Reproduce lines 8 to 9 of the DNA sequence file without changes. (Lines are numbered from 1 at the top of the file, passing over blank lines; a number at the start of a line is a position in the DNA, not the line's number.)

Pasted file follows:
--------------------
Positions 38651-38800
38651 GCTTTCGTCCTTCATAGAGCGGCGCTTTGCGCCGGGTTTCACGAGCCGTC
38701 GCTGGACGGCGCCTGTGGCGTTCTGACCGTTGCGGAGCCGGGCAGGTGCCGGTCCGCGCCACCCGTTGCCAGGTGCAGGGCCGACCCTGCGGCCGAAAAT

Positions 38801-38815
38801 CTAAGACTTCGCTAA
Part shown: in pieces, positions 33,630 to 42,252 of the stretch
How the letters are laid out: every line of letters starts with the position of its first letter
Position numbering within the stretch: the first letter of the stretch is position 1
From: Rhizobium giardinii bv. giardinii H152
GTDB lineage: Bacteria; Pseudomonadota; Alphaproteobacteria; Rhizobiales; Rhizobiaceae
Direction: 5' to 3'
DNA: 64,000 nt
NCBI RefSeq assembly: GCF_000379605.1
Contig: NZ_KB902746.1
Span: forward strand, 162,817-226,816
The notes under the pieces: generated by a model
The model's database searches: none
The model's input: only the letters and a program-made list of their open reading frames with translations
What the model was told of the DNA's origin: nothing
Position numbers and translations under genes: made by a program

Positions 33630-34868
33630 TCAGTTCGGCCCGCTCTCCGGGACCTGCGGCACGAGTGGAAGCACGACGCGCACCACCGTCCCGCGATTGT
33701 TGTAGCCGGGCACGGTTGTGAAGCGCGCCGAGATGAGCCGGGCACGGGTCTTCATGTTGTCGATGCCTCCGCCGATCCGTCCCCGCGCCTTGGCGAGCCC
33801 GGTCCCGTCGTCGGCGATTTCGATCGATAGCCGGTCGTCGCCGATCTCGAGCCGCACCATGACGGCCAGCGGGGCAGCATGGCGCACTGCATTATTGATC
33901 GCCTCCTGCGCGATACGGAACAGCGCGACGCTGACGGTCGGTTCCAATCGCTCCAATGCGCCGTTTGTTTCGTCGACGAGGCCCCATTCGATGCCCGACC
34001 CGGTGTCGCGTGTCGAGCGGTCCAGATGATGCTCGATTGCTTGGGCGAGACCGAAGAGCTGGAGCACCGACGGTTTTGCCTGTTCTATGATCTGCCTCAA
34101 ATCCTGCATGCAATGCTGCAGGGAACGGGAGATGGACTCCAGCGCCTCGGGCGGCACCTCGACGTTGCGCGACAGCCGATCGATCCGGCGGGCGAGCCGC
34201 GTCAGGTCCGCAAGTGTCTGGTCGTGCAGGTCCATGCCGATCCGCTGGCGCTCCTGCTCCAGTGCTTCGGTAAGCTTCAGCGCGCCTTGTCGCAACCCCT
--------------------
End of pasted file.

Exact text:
Position numbering within the stretch: the first letter of the stretch is position 1
From: Rhizobium giardinii bv. giardinii H152